Medicare Spending Cuts and Hospital Productivity Gains

In this column for The Wall Street Journal‘s Think Tank, published February 25, 2011, Drew Altman and guest co-author Dana Goldman examine hospital productivity gains, and what they may mean for hospitals’ ability to absorb spending reductions.

To keep nurses and doctors in health care, and prevent them from shifting to information technology or other sectors, hospitals must pay more and more. This, argued economist William Baumol, is why average costs in labor-intensive industries (such as health care or education) rise over time: They have to compete with other industries experiencing productivity growth. The result for health care? Higher costs but little productivity growth.

This matters for Medicare. When the Affordable Care Act was passed, it was financed in part by planned reductions to future increases in payments to Medicare providers, including hospitals, skilled nursing facilities, and home health agencies. By 2019, the reductions would amount to $575 billion in savings, and in 2014, Medicare spending was reduced by $54 billion, according to the Congressional Budget Office.

Now these were reductions in increases, not outright cuts, like getting a salary increase that is smaller than you need to keep up with your rising bills. Even so, Mr. Baumol’s reasoning suggests that hospitals’ costs–which include wages, medical supplies, and high-tech equipment—are rising faster than their Medicare revenues. The result? They would lose money and be forced to skimp on staffing and care. Quality of care would suffer.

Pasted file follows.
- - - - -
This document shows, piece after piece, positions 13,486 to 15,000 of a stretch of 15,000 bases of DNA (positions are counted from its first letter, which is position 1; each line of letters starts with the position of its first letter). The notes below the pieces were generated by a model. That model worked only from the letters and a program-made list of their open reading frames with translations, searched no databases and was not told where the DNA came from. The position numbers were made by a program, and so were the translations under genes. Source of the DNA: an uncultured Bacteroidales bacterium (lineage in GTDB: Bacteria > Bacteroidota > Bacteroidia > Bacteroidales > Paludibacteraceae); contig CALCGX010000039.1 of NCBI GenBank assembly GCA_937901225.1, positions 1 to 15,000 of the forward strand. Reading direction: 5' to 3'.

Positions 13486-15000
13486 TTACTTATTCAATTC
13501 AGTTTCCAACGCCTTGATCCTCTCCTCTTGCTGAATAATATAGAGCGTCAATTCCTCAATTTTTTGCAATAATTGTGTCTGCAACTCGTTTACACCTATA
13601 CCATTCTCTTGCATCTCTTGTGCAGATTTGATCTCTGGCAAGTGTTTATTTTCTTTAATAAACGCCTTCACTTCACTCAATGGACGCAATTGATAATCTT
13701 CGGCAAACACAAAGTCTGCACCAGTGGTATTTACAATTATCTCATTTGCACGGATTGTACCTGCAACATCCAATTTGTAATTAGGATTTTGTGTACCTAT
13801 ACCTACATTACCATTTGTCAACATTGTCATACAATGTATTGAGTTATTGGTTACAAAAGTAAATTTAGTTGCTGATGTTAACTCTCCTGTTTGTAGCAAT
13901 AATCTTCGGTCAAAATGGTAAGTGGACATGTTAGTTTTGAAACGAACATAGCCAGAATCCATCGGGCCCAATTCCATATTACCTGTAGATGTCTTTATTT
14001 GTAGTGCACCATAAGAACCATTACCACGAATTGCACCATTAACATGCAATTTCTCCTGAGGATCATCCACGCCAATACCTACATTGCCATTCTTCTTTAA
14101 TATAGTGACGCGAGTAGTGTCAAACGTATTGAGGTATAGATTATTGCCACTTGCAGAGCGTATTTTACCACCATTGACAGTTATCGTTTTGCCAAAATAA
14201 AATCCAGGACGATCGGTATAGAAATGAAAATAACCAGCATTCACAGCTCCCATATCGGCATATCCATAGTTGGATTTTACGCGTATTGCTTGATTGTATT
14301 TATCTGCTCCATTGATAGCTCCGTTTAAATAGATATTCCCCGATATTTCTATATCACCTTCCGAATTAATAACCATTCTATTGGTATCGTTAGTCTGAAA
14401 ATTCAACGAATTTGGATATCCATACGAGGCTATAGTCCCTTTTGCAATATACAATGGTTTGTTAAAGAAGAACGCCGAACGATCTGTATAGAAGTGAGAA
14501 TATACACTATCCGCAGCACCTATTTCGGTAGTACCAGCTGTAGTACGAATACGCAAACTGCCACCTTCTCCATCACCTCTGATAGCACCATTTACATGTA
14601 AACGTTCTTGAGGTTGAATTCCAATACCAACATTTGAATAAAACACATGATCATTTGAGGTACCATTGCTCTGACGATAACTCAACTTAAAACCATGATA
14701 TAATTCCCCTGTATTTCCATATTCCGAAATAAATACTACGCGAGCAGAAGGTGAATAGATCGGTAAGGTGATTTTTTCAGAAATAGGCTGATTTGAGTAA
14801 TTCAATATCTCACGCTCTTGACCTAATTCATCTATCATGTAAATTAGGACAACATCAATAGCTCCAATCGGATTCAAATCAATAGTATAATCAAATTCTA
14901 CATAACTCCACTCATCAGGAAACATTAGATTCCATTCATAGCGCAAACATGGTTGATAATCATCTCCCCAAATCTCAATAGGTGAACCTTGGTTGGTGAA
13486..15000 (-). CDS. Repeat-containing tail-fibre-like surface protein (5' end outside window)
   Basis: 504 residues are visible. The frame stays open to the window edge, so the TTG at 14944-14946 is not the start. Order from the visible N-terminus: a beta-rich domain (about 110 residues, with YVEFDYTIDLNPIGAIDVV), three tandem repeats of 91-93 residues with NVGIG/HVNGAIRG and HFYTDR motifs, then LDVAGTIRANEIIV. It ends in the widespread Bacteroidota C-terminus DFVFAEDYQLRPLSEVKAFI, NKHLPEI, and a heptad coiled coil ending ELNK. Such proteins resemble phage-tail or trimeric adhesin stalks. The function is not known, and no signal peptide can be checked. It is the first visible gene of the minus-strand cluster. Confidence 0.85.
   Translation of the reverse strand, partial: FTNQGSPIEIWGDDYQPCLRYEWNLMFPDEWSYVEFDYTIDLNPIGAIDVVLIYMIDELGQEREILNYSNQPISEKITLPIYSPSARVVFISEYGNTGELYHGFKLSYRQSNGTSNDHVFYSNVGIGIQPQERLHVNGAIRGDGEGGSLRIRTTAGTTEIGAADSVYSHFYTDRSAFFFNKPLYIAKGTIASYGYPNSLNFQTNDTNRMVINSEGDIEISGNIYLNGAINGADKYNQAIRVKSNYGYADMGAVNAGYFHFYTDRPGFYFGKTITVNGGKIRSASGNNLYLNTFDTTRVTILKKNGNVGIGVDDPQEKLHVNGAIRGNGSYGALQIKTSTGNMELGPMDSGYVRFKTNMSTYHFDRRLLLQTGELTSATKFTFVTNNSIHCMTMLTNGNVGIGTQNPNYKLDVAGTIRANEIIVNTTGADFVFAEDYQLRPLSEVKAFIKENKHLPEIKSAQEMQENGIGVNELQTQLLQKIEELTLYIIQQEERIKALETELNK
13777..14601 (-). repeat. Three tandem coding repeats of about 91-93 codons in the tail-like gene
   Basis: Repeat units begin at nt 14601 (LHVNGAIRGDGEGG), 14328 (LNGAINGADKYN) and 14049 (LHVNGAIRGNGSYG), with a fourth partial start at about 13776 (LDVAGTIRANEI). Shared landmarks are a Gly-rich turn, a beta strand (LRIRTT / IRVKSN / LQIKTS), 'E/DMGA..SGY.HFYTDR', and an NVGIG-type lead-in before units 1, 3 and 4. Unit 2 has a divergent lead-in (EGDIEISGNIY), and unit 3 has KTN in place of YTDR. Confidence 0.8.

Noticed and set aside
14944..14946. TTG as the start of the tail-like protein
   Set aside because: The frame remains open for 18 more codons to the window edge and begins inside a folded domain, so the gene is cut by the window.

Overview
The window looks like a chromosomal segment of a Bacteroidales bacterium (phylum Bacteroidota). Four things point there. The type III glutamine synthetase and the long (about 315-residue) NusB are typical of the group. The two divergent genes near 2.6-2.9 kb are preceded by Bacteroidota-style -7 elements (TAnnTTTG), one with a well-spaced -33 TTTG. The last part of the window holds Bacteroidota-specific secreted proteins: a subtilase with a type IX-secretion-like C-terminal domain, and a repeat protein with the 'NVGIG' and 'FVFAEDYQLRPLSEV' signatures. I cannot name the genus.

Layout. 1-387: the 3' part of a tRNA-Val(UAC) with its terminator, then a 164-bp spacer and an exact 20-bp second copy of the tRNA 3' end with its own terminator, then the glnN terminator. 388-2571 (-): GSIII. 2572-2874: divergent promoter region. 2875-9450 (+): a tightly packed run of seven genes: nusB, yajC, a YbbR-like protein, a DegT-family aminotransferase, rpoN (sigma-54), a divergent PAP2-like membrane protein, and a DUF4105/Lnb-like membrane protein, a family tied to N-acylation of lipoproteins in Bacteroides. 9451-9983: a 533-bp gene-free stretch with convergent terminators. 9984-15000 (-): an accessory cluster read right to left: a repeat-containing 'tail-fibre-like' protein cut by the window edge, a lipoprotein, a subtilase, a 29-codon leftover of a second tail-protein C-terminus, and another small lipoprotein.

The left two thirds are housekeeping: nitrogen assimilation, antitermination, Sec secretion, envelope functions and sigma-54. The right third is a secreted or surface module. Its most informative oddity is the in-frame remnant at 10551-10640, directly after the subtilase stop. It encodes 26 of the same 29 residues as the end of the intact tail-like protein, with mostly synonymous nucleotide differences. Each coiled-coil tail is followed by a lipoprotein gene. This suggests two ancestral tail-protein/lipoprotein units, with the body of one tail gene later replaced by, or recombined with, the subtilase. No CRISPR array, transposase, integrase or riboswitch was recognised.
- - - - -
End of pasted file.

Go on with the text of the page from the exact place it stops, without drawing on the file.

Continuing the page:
In prepared testimony to Congress in 2011, the chief actuary of the Centers for Medicare and Medicaid Services noted: “Providers for whom Medicare constitutes a substantive portion of their business could find it difficult to remain profitable and, absent legislative intervention, might end their participation in the program (possibly jeopardizing access to care for beneficiaries).”

So are hospitals weighed down by stagnant productivity and rising costs? The results of a new study led by one of us–Dana Goldman–suggest otherwise. The Schaeffer Center for Health Policy and Economics looked at hospital care for heart attacks, heart failure, and pneumonia, taking into account the severity of the cases treated. They found that hospital productivity increased significantly from 2002 to 2011, growing faster than had generally been predicted.

The study doesn’t completely address concerns about the ACA’s spending reductions to Medicare. It covered the 2002-11 period and does not necessarily show whether hospitals can sustain productivity gains in the future, when the ACA spending reductions hit. Those reductions are tied to economy-wide productivity increases that generally exceed productivity gains in the hospital sector, and they are not adjusted to account for the severity of illness hospitals will be treating as the population ages and patients are likely to be sicker.

What can be said? The nation’s hospitals appear to have been more resilient and able to improve productivity than many expected. Time will tell whether this means hospitals will be able to absorb Medicare spending reductions better than expected.

Dana Goldman directs the Schaeffer Center for Health Policy and Economics at the University of Southern California.

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